Recently, I had a dental implant put on one of my front teeth. Now, I feel like my gumline is off. Basically, the tooth with the implant appears to be higher than my other front teeth. When I talked it over with my dentist, he recommended a temporary crown. He said this should make the gumline look like it does for the rest of my teeth. I’m afraid that the temporary crown will look fake and that is precisely why I payed for a dental implant. Do you think that this tooth is just always going to look fake?

I had a dental flipper before and in my opinion, it looked better than what I have now.

– Camille in ColoradoCamille,

The idea behind the crown recommendation is to see if the gum will grown down to meet the tooth. Unfortunately, it is likely that this will not happen. You need to stress how important it is to have the temporary crown look like the rest of your teeth to balance out your smile and make it more natural-looking. It is possible to fix the scenario you have described.

Your concern is understood because you should have a symmetrical look when you smile. That said, do your gums show when you smile? The reason I ask is that many people don’t show their gums even with a big smile. It may be something to consider before you end up having to spend additional money to fix this.

If the gums aren’t in the correct position, you may have issues when the dental implants are surgically placed. If this was the case, the dentist should take care of making this right because it may require additional surgery.

If you aren’t satisfied with the responses of your dentist, an expert cosmetic dentist should be able to help you.
Best of luck!
This post is sponsored by Cleveland Dentist Hylan Dental Care.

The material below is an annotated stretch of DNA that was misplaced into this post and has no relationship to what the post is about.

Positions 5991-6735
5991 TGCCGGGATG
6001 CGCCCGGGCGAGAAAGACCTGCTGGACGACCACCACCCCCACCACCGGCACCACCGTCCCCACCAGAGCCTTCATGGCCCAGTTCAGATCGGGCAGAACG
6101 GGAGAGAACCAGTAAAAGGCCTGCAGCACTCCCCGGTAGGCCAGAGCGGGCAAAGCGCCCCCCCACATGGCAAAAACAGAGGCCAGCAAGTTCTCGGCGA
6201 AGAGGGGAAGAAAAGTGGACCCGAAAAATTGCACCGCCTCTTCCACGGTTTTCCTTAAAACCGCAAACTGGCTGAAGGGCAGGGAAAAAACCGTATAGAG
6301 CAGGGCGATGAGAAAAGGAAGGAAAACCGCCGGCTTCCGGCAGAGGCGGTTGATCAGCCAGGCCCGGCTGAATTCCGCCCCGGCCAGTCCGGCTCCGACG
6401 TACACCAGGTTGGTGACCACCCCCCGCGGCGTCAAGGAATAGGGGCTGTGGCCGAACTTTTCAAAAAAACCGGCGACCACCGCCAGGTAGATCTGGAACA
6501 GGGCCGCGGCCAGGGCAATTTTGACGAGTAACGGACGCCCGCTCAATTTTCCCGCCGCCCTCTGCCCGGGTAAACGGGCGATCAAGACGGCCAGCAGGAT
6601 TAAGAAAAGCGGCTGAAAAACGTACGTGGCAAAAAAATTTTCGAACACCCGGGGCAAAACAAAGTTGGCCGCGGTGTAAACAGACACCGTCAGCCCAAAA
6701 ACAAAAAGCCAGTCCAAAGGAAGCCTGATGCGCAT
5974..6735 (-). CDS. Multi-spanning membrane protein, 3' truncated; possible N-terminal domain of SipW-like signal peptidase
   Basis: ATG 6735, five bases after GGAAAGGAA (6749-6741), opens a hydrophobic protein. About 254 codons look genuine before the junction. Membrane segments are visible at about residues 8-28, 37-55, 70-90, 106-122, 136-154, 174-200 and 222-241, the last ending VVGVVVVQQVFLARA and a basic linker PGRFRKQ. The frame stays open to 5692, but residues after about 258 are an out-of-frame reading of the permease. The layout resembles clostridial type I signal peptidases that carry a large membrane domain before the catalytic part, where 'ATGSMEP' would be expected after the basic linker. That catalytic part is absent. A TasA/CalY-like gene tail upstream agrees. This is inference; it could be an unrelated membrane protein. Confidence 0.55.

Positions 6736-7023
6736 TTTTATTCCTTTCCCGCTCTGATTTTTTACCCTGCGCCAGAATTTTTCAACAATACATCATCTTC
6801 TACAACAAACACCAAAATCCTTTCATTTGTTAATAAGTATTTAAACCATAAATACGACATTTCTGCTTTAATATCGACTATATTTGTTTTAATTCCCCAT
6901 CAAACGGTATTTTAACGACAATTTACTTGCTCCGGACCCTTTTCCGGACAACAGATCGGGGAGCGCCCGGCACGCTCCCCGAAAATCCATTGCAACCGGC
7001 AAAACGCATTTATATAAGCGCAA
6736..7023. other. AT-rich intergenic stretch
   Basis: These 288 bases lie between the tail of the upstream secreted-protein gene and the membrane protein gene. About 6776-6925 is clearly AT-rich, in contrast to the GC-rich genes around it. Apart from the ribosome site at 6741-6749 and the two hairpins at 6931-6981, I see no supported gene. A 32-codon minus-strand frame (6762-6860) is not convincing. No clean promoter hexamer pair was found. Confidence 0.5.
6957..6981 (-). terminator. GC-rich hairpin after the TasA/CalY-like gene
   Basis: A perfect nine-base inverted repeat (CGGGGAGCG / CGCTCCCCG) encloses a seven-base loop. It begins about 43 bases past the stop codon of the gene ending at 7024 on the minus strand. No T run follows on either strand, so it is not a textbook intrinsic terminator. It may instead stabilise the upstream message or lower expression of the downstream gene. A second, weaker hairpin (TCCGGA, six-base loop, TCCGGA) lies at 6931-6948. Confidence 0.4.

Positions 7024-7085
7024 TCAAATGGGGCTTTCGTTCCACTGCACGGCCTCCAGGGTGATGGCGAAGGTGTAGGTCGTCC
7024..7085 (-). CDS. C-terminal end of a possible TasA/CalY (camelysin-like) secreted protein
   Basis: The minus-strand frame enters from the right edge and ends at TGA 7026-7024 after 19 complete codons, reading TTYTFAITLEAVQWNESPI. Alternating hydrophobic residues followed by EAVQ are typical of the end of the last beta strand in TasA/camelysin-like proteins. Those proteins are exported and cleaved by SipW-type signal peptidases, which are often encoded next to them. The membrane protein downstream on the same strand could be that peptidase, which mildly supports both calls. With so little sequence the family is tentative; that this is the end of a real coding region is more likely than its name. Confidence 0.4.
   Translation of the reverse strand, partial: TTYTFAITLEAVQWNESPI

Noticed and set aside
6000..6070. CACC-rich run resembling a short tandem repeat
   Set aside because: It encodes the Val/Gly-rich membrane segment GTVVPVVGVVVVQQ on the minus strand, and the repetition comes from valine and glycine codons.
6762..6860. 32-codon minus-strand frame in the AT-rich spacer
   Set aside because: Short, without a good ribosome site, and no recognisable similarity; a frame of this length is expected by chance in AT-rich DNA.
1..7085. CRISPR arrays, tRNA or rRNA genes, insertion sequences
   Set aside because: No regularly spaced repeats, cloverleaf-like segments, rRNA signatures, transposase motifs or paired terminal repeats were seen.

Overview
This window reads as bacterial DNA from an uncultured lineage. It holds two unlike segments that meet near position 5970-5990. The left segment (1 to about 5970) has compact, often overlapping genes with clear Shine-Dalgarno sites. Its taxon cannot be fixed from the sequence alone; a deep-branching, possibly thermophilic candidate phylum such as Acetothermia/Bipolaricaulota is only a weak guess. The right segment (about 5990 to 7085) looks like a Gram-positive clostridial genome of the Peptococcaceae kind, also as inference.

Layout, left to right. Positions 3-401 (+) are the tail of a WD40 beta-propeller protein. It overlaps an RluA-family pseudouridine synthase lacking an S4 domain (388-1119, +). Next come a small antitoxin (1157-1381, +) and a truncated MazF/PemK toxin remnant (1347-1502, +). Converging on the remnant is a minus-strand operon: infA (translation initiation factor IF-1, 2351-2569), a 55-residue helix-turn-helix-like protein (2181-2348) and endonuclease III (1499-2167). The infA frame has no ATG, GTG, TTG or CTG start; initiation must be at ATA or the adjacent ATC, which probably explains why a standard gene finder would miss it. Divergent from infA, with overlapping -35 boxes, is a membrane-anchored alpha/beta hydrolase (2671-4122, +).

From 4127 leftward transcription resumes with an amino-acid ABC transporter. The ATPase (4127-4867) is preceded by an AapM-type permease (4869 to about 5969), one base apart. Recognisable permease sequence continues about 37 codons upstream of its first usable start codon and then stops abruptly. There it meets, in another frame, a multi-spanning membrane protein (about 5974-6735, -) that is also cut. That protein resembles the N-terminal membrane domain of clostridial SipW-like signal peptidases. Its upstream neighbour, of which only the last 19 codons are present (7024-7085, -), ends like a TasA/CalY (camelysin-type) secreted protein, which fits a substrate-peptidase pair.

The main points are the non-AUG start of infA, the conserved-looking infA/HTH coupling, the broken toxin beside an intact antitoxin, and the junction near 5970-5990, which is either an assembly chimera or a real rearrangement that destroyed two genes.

Does a tooth extraction weaken the teeth next to it?

Does extraction of tooth weaken the surrounding teeth in due course of time?
– Nandini from India

Dear Nandini,
Yes, the extraction of a tooth CAN weaken the tooth next to it, in course of time, but not in every situation.

If the missing tooth is not replaced, the tooth next to the space will typically drift or tip into the space that tooth occupied. This not only disrupts the bite, but it will likely cause unusual bite stresses on this tooth, causing it to weaken.

If the missing tooth is replaced with a bridge, it puts extra stress on the teeth the bridge rests on, which would be the adjacent teeth. If the dental bridge is well constructed and well maintained, those teeth may bear up just fine under that stress, but they may not.

The best way to preserve the health of the adjacent teeth when a tooth is missing is to replace that tooth with a dental implant. This requires no preparation of the adjacent teeth and doesn’t add any stress to other teeth.

Also, the opposing tooth in the other arch can be weakened. For example, if a lower tooth is extracted and no replacement is made, the upper tooth that bites against it can drift downward into that space, which weakens it. Whether or not that happens depends on the particular way your teeth meet.

I hope this is helpful.

This blog sponsored by Cleveland dentist Dr. Brad Hylan